Coaching a team of nine-year olds often proves to be a welcome reminder that football is actually meant to be fun.
As the boys (and girls) returned for a new season, I took the opportunity to ask them all what they considered their favoured position.
“I see myself as a holding midfielder; breaking up opponents’ play just in front of the defence”
“I think I operate best at full-back, providing counter-attacking width to a narrow midfield”
Yeah… there was none of that.
It turns out I have a team full of strikers.
Whilst I’ll admit to having certain reservations, I’m hopeful that when the transfer window closes in ten years’ time, there will be no last ditch attempts by Norwich City to bring in a new number 9 because (apparently) Norfolk is overflowing with budding centre-forwards.
But who can blame them?
Scoring goals is fun; scoring goals wins matches.
Who wouldn’t want to be a striker?
It’s the blue riband position. Would you rather win Olympic gold in the 100 metres or the shot-put? Because they’re of equal value, right?
Except we all know that they’re not.
And perhaps it’s that inner child within all of us that makes the signing of centre-forwards all the more exciting?
As we grow up, we learn to appreciate that football is a team game; the importance of other less glamorous roles; the need for a strong spine; the value of a clean sheet;
but somewhere deep down, all of us love a goal-scorer.
Because scoring goals is fun; scoring goals wins matches.
And that’s why strikers cost so much.
Reflecting on over thirty years of following Norwich City, the names of Fashanu, Deehan, Drinkell, Fleck, Roberts and Holt still stir emotions that no others (bar a certain D Huckerby) can.
But that’s six names in three decades. How many others have tried and failed to score the goals and win a place in our hearts during that time?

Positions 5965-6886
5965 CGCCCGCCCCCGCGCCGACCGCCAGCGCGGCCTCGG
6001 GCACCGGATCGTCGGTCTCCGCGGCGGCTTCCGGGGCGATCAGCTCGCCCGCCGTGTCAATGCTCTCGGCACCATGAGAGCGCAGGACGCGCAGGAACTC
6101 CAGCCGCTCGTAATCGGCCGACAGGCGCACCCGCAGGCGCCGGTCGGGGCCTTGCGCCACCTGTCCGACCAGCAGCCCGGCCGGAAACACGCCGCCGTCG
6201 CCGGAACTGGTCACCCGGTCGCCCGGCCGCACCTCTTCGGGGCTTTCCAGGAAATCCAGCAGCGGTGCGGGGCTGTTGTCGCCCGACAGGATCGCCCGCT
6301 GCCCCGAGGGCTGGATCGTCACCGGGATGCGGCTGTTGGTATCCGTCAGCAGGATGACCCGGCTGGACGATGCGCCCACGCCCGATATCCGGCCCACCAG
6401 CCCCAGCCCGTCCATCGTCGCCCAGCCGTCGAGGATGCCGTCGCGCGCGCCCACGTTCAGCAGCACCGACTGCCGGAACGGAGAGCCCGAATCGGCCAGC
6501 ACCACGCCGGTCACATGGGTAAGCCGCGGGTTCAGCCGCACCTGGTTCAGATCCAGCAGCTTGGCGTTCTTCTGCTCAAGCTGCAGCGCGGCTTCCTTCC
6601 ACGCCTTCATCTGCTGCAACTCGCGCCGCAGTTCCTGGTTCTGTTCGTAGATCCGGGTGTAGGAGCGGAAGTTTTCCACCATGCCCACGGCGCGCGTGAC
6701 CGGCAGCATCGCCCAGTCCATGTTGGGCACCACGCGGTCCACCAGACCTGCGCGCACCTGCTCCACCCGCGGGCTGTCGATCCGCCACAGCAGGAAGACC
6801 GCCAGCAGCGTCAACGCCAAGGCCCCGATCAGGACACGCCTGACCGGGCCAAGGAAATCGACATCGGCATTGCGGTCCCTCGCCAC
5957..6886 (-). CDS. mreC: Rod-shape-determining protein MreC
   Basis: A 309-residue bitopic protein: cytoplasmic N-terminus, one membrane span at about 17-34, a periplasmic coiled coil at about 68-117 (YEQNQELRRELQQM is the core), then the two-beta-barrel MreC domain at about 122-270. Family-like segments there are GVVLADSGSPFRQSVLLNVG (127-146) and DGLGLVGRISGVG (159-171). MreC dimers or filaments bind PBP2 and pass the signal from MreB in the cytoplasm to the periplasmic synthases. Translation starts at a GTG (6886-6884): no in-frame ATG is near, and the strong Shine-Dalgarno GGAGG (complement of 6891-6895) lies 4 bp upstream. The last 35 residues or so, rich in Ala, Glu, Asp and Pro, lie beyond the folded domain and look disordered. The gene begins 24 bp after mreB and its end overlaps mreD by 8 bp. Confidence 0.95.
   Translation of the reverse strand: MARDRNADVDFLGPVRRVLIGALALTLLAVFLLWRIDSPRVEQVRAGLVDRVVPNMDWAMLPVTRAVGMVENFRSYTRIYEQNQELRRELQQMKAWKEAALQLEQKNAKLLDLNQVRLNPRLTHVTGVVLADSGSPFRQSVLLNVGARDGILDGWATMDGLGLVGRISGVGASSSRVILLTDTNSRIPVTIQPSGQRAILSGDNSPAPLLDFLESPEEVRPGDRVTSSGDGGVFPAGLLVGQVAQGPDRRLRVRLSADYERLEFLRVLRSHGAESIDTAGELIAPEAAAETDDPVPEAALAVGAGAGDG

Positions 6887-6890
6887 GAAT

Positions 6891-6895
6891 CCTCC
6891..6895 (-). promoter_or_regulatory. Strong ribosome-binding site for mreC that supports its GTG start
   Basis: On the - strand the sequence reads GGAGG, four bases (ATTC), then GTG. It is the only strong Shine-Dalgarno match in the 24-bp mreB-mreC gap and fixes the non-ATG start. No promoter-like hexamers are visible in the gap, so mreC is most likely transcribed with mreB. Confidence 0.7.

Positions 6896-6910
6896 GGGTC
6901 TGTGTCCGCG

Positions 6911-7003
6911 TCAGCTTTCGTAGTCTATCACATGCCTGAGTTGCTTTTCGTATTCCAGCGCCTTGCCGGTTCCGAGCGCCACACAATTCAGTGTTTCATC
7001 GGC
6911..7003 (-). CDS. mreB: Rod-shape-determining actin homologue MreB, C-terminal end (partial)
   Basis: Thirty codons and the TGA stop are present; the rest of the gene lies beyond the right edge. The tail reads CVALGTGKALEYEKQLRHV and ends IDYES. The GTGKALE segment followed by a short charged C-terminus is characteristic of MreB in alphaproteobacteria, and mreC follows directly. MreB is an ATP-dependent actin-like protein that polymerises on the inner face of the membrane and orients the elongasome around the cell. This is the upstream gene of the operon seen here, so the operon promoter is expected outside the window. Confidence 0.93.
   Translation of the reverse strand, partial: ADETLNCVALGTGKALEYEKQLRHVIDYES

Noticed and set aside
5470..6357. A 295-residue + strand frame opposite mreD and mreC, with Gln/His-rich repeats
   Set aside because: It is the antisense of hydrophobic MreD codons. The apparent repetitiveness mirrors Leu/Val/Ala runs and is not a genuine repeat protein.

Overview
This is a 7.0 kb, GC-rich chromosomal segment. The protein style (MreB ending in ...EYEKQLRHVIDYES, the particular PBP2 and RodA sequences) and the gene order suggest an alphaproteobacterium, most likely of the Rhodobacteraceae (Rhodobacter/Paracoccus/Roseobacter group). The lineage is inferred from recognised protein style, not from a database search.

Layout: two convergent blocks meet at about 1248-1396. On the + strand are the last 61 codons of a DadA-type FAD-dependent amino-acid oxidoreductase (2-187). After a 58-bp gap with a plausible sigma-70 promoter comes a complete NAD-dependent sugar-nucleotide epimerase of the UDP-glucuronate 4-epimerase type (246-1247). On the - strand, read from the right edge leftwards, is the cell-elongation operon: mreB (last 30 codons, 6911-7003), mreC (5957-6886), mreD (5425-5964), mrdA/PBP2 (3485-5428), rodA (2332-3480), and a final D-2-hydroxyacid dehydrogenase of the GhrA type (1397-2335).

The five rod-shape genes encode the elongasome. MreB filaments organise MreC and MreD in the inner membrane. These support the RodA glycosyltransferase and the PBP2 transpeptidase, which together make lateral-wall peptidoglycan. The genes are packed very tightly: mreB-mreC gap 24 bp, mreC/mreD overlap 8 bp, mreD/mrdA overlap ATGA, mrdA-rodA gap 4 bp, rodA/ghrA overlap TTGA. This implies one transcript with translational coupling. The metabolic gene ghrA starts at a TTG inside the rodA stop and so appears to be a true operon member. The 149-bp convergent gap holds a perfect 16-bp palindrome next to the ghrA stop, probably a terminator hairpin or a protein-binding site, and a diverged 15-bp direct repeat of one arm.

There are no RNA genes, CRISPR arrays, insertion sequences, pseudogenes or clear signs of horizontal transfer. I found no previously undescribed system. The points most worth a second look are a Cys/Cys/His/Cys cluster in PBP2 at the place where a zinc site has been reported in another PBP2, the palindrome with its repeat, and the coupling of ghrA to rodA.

For every Grant Holt, there’s a Dean Coney; a Peter Thorne; a Chris Killen; a David Strivhavka.
Just like actors’ superstitions in relation to a certain Scottish-based Shakespearian play or the baldy nose-less villain from Harry Potter, I now refuse to utter the name of our most infamous number nine (which was available to put on your shirt for a bargain five English pounds).
But let’s just say that ‘he’ illustrates the problem that’s been facing Alex Neil and Jez Moxey over the last few weeks.
Because if you want to guarantee goals (those things which are fun and which win matches) you have to spend far bigger than the £8.5 million it cost us to bring ‘him’ to the club. And that’s before we factor in the ludicrously inflated prices generated in today’s market by new TV deals.
We need to face facts; we are a Championship side. And without top-flight status or the convenience and perceived lure of being close to London, the only way to bring that elusive 20-goal-a-season-man through the gates of Colney would be to shell out stupid money that we simply can’t afford.
Which brings me to Aston Villa.
Would I like a strike-force of McCormack and Kodjia?
Hell yeah I would.
Would I be prepared to pay £29 million for the pair (excluding wages)?
Hell yeah I would (provided it wasn’t my money).
But we don’t have those funds available.
It’s a shame… but it’s a fact.
As an aside, it’s commonplace for a buying team to play down the scale of a transfer or insist that the fee is ‘undisclosed’ to suggest that they got value from the deal. However the new Villa owner seems intent on demonstrating just how deep his pockets are and to openly publicise just how much money he has spent.
It’s an interesting ploy, which in the short-term will potentially curry favour with the Villa fans. Until such point that the money dries up or the big-money signings prove to be a waste of the big money.
(Again…don’t mention ‘him’).
Back to City. The signing of Nelson Oliveira was branded as a “shrewd” piece of business by our Jezza and at this time and I suspect that he is right.
Like it or not, the best we can offer potential goal-scoring heroes is the prospect of a ram-packed fixture list at Burton, Bristol or Barnsley rather than a ‘Super Sunday’
Next summer may be different. We might be shopping in a different market. But for now, we’re either forced to pay over the odds in a desperate attempt at ‘winner takes all’ or play (and pay) within our current means.
If we’re lucky, Oliveira may have added his name to the list of number nines who became part of City folklore and his name may well find itself on the back of my new shirt for next season.
If not, content yourselves that in ten years’ time I’ve got a team full of strikers ready to take you to the Promised Land.